Attempting to get a new job, run for public office, buy a car, buy a house, start a business, etc. is that much harder when a person’s whole life is held against them. It’s only a matter of time before evidence surfaces that the person made mistakes, allied themselves with the wrong crowd, supported the losing team, misjudged a situation and failed. We’re all human, so why are mistakes so damning and shocking? Why are famous people expected to be one-dimensional and uncomplicated? No person is like that.

Our current media culture is obsessed with mugshots and police blotter reports. Crime reporting is completely oversaturating news coverage.  Unless a suspect is on the loose, it really has no point other than to instill and maintain a high level of public paranoia. Add to that the sensationalist drivel that makes up the rest of the news–the rise and fall of entrepreneurs turned TV show personalities (Paula Deen, Phil Richardson), politicians’ flubs and romantic affairs, and celebrity screw ups. The news has morphed into a warped version of America’s Funniest Home Videos, only no one wins a massive cash prize for the kick in the nuts they receive. They just lose face, opportunities, and millions of dollars.

There’s a lot of glorification of failure on our airwaves. What’s funny in the moment is not funny at all long term; it’s pathetic that this is entertainment. I don’t feel “failure media” is inspiring anyone, helping to create a better nation, or a better world. If we want a peaceful world, full of good people, doing great things, giving bad behavior star treatment and hyper-coverage is the wrong way to go about achieving that end. If we expect individuals to function creatively in society, they deserve credit for learning from their mistakes and they deserve the opportunities to prove that. Making everyone in society a criminal of one form or another is dysfunctional. It’s a gunshot in both feet. It’s our puritanical sadistic side rearing its haughty, disdainful head.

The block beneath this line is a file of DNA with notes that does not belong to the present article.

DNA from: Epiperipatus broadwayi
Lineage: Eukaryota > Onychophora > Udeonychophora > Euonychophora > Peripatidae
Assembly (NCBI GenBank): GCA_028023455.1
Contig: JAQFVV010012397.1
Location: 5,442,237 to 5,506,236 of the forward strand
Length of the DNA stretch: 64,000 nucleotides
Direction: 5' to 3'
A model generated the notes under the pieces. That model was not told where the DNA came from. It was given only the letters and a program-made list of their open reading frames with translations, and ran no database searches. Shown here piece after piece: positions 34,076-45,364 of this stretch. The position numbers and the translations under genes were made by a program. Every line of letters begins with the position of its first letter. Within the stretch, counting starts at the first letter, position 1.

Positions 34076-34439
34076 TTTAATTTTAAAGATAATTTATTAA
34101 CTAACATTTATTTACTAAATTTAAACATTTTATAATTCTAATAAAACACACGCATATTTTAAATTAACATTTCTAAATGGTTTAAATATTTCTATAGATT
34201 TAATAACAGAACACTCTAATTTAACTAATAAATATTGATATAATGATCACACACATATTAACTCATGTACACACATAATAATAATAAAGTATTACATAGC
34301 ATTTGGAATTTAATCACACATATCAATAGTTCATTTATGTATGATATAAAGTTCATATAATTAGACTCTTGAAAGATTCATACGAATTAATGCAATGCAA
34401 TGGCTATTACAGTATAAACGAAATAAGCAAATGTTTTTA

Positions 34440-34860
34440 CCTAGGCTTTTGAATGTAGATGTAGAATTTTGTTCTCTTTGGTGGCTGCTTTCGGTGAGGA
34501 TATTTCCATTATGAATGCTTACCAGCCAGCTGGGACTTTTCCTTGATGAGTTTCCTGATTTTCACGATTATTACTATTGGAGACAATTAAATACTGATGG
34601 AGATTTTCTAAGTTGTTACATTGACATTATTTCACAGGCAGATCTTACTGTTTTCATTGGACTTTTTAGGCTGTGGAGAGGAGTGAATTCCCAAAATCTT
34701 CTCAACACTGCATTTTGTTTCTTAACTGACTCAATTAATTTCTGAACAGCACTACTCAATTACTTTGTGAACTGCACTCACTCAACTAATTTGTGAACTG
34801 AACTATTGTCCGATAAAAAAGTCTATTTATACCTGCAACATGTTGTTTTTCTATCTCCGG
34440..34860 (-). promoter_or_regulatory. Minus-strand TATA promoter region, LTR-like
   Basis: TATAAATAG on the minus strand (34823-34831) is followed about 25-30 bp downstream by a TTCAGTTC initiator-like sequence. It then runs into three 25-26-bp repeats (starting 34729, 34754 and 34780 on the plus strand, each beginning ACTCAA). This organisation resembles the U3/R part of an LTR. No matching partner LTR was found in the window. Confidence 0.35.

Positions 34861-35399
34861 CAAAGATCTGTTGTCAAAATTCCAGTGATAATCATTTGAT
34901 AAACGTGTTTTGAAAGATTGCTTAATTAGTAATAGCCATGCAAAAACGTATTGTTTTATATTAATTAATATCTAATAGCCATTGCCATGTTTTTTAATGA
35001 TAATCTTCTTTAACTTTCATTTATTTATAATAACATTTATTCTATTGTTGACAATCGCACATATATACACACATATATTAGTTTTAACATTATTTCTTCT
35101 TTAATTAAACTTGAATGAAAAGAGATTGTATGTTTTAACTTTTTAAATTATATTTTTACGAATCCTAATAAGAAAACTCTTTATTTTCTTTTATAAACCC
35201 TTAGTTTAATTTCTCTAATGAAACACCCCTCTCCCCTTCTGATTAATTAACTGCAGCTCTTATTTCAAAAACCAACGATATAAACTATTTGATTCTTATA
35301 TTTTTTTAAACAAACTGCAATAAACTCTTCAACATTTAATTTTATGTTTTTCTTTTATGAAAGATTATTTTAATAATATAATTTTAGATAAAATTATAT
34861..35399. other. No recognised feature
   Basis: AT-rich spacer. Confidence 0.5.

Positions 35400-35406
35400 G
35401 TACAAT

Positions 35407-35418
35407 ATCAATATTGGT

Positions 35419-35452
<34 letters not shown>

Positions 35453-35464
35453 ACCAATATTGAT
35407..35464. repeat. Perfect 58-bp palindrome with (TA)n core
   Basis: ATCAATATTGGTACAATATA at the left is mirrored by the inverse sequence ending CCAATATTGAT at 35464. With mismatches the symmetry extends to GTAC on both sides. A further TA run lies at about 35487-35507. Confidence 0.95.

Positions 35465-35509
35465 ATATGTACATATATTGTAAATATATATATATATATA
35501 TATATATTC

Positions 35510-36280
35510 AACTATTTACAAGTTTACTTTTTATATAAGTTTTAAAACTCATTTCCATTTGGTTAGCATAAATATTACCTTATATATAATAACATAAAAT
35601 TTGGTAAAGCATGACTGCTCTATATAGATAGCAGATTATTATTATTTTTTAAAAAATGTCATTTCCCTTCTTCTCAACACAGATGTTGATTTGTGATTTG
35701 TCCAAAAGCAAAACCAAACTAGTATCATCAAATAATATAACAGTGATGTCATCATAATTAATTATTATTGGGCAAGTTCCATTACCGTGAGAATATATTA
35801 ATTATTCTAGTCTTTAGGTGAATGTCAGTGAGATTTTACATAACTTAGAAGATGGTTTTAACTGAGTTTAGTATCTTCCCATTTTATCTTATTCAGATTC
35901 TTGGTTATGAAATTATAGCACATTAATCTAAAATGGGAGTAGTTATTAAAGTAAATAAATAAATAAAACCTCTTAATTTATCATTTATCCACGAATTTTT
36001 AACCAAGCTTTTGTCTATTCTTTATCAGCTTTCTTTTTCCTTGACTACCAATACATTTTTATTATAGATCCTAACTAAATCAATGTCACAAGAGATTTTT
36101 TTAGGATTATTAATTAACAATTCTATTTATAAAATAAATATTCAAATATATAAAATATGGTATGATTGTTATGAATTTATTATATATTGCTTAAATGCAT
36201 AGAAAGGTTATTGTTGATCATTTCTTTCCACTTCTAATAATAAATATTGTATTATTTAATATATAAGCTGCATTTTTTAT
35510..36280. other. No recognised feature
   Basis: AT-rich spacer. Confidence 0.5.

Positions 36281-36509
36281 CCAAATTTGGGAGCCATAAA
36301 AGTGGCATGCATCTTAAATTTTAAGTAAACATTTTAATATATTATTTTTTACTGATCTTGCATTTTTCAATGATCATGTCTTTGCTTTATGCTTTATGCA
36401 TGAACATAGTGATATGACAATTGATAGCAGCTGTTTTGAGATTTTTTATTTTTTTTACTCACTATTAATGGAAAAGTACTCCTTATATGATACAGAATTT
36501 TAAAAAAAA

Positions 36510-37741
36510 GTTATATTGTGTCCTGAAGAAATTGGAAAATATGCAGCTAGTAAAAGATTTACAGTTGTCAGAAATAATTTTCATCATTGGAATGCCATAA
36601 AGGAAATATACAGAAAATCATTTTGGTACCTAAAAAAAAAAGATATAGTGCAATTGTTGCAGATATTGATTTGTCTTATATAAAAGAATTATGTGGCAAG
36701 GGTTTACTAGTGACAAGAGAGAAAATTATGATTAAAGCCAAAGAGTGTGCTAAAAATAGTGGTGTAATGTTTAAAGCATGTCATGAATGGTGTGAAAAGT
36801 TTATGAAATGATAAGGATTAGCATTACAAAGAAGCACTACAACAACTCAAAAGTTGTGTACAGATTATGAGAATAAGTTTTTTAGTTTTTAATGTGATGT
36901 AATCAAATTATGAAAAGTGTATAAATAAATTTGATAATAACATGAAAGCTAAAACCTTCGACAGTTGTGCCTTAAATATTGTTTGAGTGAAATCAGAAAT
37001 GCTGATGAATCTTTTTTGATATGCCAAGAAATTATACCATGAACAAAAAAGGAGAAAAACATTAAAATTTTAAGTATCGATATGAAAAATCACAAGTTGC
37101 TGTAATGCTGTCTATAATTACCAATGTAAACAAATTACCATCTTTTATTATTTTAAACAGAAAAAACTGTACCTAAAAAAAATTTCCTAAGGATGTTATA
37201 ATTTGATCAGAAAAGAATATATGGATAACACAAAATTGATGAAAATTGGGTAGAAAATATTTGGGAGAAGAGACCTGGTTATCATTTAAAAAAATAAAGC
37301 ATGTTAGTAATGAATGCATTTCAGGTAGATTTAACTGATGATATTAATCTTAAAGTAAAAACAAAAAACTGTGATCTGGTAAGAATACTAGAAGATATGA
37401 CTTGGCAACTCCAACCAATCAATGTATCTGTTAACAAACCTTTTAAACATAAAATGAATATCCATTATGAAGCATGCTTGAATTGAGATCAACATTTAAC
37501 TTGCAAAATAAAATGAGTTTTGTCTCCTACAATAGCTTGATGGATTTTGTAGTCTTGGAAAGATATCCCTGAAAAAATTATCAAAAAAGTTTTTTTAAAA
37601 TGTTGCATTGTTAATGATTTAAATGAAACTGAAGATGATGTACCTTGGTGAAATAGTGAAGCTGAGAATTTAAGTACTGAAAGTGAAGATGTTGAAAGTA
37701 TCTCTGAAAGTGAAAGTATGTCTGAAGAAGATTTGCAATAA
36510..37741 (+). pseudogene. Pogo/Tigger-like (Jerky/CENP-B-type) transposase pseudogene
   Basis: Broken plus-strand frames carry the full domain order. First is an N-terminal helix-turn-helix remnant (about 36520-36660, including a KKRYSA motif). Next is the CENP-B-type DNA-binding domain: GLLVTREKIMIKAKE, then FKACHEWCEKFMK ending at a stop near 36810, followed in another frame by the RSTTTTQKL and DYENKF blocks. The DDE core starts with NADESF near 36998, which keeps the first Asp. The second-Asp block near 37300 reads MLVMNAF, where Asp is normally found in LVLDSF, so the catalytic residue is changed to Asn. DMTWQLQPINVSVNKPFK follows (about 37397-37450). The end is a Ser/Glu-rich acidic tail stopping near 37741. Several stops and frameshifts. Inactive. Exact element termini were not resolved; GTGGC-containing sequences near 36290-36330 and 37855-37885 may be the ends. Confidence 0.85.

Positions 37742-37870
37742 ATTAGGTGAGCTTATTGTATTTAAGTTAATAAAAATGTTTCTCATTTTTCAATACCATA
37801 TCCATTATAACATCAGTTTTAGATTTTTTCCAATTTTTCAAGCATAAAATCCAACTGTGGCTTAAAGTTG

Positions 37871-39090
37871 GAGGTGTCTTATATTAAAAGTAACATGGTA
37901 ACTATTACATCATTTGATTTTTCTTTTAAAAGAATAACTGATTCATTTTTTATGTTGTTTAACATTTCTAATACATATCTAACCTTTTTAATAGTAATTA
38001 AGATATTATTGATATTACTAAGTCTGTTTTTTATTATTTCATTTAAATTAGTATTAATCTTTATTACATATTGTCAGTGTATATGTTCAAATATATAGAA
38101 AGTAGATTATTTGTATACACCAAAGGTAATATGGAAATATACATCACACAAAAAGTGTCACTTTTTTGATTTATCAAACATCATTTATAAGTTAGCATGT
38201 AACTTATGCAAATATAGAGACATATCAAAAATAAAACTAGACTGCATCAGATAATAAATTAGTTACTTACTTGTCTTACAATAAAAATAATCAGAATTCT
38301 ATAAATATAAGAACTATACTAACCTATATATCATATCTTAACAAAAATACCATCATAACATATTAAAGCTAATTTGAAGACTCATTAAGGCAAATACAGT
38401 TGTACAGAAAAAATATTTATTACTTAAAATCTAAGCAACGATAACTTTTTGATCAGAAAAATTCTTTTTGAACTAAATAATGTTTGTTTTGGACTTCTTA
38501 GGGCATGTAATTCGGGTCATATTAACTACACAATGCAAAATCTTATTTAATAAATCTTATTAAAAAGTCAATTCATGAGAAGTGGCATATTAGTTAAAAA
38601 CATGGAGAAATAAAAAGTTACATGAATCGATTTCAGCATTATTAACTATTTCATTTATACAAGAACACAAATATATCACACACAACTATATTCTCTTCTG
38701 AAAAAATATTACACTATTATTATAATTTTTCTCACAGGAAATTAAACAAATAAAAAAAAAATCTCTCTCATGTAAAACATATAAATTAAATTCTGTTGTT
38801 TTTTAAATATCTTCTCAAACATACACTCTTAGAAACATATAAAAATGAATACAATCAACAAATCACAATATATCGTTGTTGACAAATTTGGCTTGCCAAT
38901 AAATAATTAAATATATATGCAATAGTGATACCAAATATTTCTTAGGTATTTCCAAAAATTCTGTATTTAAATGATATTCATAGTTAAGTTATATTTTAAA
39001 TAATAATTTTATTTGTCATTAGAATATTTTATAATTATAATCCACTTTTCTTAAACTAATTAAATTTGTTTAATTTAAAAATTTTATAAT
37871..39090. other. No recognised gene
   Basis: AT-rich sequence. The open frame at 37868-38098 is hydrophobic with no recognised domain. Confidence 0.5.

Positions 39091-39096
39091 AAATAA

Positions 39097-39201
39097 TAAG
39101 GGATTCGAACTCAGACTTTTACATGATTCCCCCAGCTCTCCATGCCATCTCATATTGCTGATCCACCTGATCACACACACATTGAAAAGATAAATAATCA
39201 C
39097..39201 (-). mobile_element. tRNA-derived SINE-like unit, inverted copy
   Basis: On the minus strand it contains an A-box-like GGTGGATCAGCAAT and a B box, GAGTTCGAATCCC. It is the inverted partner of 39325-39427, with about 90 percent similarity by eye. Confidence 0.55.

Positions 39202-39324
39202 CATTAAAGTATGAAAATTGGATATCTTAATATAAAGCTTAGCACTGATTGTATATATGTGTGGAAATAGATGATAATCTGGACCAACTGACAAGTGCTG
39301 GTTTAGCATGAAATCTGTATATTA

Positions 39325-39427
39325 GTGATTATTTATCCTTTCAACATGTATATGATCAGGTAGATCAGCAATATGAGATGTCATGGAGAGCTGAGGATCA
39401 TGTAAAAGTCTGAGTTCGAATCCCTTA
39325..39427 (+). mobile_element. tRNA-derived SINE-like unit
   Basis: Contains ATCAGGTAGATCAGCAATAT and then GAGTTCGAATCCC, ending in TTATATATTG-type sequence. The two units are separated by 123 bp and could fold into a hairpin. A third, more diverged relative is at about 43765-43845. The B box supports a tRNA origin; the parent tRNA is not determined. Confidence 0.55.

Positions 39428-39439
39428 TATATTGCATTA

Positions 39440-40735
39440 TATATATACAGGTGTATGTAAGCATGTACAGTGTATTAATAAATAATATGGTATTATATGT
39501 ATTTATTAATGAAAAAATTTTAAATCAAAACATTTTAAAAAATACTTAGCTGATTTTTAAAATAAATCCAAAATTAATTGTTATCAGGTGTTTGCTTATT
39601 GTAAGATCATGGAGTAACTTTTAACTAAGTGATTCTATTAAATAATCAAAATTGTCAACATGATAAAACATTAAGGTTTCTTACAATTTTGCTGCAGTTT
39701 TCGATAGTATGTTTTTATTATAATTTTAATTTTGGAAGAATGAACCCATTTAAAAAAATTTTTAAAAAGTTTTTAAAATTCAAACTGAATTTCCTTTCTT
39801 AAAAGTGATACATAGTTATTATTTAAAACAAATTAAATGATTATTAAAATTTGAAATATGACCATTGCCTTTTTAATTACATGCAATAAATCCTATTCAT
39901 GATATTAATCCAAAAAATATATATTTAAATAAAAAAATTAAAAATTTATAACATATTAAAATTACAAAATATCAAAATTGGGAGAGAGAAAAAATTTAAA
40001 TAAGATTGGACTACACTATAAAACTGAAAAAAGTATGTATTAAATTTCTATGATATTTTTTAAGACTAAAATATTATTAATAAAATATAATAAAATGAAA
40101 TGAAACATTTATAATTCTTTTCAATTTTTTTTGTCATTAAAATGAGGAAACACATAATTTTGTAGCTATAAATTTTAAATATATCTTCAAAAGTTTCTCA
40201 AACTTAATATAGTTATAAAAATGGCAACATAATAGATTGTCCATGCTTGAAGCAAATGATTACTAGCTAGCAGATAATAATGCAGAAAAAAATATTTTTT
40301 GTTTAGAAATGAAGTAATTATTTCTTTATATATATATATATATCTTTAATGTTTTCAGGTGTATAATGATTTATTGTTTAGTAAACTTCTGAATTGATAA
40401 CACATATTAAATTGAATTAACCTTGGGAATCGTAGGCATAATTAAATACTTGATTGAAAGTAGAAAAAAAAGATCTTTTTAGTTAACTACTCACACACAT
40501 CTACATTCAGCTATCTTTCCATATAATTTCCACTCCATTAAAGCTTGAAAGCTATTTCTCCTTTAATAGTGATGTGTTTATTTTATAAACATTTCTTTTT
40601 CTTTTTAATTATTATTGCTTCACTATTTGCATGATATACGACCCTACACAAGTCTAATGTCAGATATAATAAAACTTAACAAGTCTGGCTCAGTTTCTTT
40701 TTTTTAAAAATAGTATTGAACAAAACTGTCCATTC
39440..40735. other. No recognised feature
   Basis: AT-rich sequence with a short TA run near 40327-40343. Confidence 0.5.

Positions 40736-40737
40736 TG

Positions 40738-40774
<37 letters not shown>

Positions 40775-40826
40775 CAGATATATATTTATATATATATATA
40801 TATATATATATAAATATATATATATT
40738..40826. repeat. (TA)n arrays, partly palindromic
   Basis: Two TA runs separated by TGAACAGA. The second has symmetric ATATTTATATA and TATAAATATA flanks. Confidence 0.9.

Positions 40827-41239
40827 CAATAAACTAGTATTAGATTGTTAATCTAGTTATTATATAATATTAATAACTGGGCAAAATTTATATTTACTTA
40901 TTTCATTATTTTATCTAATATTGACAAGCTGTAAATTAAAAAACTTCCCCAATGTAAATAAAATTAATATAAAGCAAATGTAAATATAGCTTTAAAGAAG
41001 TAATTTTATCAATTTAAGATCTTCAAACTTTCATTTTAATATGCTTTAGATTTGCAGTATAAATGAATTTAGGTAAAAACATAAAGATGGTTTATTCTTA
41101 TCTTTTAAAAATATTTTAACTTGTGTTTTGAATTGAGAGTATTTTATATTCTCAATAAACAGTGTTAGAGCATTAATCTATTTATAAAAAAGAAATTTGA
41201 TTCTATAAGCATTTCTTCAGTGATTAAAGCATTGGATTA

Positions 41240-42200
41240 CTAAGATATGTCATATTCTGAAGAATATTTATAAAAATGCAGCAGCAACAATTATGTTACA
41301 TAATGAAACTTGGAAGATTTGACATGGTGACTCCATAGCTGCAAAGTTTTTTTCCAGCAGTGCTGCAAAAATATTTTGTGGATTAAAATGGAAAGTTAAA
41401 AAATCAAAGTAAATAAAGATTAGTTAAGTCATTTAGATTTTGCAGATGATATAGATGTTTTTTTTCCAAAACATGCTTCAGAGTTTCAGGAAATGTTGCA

As the viewing public, our collective attention impacts what airs and what continues to air. When what airs way too much is nudging our culture in a bad direction, we need to admit that and change course. We need to change the game for the better. Take a step back, and find other means of spending our time, for better outcomes.

If everyone who has ever failed has little reason to try again because the failures count for too much for too long, what kind of future are we creating for ourselves? We are creating not a very good one.

*=For the purpose of this blog post, a mistake is any act or statement held against the person doing the speaking or acting. These mistakes are evidence used to deny future opportunities to that person. Whether they are actual  screwups is relative, it depends on who you ask. In modern times, these mistakes are called ‘indiscretions”. They are usually an individual’s beliefs or hobbies that once publicized, reflect badly on that individual.